Nguyen and Reddi [21] investigated the application of Deep Reinforcement Learning (DRL) approaches in cyber warfare. They explored a variety of vital subjects, including DRL-based defense techniques for cyber-physical assets, autonomous intrusion discovery, and multiagent DRL-based game theory simulations for cyberattack defense measures. Furthermore, comprehensive arguments and possible research directions on Internet security emphasize DRLs are offered. They hoped that this extensive review would provide a framework for and motivate further research into the capability of developing DRL to deal with increasingly advanced digital confidentiality complications.

Schlenker et al. [8] investigated the fundamental inherent problem of assigning cyber warnings to a small number of security experts. They investigated this issue using the Cyber-alert Allocation Game and demonstrated how to compute the defender’s best options. They proposed a novel method for dealing with concerns about implement ability when determining the defender’s most acceptable marginal technique to overcome this game. Finally, they provided heuristics for resolving large games similar to those depicted, and an objective assessment of the methodology and treatment approaches proposed.

#### 3. Definition of the Problem

Even for a system under study related to the sports industry, the security of which requires the design of a system of strategies, specific decisions need to be identified [7, 19]. Let be the vector of the above decisions, which are also called design variables, and can be any system design security decisions. The security engineer is asked to decide the best possible system design [22], given the constraints imposed by the nature of the system, security policies applied, system functionality, users, etc. It should be noted that the variables can differ depending on their nature, the point of danger presented by change, and the problem that the security engineer is called to solve; for example, the problem can be size optimization, topology optimization, system optimization, financial optimization, and so on [23]. With the proposed method, it is possible to use game theory to solve these problems and, at the same time, identify combinations thereof [9].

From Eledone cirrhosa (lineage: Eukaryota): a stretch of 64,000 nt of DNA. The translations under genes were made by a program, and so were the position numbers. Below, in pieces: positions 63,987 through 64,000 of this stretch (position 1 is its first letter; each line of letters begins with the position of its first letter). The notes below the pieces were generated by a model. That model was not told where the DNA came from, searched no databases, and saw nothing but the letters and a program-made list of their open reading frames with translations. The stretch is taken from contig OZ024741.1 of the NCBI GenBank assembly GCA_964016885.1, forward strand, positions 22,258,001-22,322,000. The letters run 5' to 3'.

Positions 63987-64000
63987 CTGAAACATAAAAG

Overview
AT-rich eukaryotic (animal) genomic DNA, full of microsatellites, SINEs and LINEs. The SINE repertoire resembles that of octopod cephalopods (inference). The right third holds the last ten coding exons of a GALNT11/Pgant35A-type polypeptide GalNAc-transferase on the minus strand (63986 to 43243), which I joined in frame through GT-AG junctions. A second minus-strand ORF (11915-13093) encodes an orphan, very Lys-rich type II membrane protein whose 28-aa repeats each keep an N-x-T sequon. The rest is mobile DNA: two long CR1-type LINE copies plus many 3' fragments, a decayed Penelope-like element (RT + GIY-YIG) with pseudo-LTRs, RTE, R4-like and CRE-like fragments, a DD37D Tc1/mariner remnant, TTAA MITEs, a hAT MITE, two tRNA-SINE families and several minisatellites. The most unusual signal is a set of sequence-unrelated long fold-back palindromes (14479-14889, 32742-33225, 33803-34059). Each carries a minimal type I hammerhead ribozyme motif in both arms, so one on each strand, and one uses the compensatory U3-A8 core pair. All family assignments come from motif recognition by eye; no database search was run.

The problem can be analyzed in two substages: the construction of the player’s earnings registers and the analysis of the game to select the best strategy [24] for the defending player (i.e., the security engineer). Specifically, the first step, in particular, forecasts what will occur in each case of travel planning (as travel is considered as the operating cost for each action, with a positive direction as the tolerable cost while a negative approach is the opposite) [1, 25, 26]. Figure 1 shows the travel benefit function.

The mathematical expression of the scenario examined, as shown in Figure 1 is [2, 4, 26]:: is the utility function for a particular travel , : is the limit of travel of a degree of freedom in a positive travel, which is desirable not to be exceeded; : is the limit of travel of any degree of freedom in the negative direction, which is desirable not to be exceeded; : is the penalty imposed if one of the travel limits for this degree of freedom is surpassed. Its price is negative, : a coefficient showing the linear change of the benefit for small values of the travel when it has a positive direction. It is strictly negative and indicates the preference of player *A* for more minor travels than larger ones, : coefficient showing the linear change of the benefit for small values of the movement when it has a negative direction. It is strictly negative and indicates the preference of player *A* for smaller movements over larger ones, *k*: indicator showing how the utility changes for movement values greater than the corresponding desired limit.